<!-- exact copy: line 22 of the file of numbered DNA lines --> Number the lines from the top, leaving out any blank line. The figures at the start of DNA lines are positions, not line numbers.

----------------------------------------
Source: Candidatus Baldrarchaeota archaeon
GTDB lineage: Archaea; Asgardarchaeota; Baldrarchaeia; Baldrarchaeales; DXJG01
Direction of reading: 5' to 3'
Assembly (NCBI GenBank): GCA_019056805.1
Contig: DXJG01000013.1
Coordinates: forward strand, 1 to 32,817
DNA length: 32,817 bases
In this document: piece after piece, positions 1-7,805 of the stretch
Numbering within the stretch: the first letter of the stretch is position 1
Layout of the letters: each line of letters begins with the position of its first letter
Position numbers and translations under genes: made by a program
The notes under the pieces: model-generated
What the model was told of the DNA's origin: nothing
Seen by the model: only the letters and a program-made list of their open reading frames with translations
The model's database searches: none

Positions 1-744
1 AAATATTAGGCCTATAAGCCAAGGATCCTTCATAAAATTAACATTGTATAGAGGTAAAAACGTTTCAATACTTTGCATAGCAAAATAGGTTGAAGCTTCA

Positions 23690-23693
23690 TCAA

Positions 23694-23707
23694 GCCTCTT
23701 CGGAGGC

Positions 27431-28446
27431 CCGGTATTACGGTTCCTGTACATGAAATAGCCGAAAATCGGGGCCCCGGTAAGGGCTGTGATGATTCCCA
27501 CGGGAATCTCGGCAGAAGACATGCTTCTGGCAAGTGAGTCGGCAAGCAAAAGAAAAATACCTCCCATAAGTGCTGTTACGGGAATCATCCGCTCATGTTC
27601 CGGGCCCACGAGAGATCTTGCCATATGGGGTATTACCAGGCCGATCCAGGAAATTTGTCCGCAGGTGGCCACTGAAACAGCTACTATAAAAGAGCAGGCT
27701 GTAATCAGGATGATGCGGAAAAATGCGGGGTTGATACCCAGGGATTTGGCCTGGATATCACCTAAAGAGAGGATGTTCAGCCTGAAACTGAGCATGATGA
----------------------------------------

23701 CGGAGGC